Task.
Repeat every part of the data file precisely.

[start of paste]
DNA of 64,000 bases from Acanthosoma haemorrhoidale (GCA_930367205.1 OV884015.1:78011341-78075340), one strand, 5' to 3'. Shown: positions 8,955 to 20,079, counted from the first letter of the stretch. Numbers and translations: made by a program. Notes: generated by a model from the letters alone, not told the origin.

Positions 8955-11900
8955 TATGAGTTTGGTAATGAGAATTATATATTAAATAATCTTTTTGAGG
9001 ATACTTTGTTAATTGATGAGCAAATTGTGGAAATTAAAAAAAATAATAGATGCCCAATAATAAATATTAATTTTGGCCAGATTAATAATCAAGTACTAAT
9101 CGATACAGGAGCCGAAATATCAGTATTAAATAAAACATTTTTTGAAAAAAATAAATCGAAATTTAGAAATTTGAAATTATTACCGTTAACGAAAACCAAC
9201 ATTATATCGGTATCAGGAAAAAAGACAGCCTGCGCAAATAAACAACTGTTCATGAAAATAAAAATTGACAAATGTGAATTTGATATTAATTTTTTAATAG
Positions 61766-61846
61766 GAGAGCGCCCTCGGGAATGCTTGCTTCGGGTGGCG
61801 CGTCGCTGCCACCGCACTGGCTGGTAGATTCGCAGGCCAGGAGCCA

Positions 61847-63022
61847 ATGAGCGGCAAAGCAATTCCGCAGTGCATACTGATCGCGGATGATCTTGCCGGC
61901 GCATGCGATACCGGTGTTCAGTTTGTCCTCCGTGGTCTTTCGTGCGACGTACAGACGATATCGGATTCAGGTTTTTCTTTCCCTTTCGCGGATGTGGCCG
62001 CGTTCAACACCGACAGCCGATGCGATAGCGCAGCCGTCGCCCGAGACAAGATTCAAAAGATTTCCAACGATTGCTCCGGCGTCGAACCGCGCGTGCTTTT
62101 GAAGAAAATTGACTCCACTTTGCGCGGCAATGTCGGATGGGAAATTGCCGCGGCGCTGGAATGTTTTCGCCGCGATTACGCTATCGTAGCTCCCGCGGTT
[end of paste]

DNA of 64,000 bases from Acanthosoma haemorrhoidale (GCA_930367205.1 OV884015.1:78011341-78075340), one strand, 5' to 3'. Shown: positions 8,955 to 20,079, counted from the first letter of the stretch. Numbers and translations: made by a program. Notes: generated by a model from the letters alone, not told the origin.

Positions 8955-11900
8955 TATGAGTTTGGTAATGAGAATTATATATTAAATAATCTTTTTGAGG
9001 ATACTTTGTTAATTGATGAGCAAATTGTGGAAATTAAAAAAAATAATAGATGCCCAATAATAAATATTAATTTTGGCCAGATTAATAATCAAGTACTAAT
9101 CGATACAGGAGCCGAAATATCAGTATTAAATAAAACATTTTTTGAAAAAAATAAATCGAAATTTAGAAATTTGAAATTATTACCGTTAACGAAAACCAAC
9201 ATTATATCGGTATCAGGAAAAAAGACAGCCTGCGCAAATAAACAACTGTTCATGAAAATAAAAATTGACAAATGTGAATTTGATATTAATTTTTTAATAG
Positions 61766-61846
61766 GAGAGCGCCCTCGGGAATGCTTGCTTCGGGTGGCG
61801 CGTCGCTGCCACCGCACTGGCTGGTAGATTCGCAGGCCAGGAGCCA

Positions 61847-63022
61847 ATGAGCGGCAAAGCAATTCCGCAGTGCATACTGATCGCGGATGATCTTGCCGGC
61901 GCATGCGATACCGGTGTTCAGTTTGTCCTCCGTGGTCTTTCGTGCGACGTACAGACGATATCGGATTCAGGTTTTTCTTTCCCTTTCGCGGATGTGGCCG
62001 CGTTCAACACCGACAGCCGATGCGATAGCGCAGCCGTCGCCCGAGACAAGATTCAAAAGATTTCCAACGATTGCTCCGGCGTCGAACCGCGCGTGCTTTT
62101 GAAGAAAATTGACTCCACTTTGCGCGGCAATGTCGGATGGGAAATTGCCGCGGCGCTGGAATGTTTTCGCCGCGATTACGCTATCGTAGCTCCCGCGGTT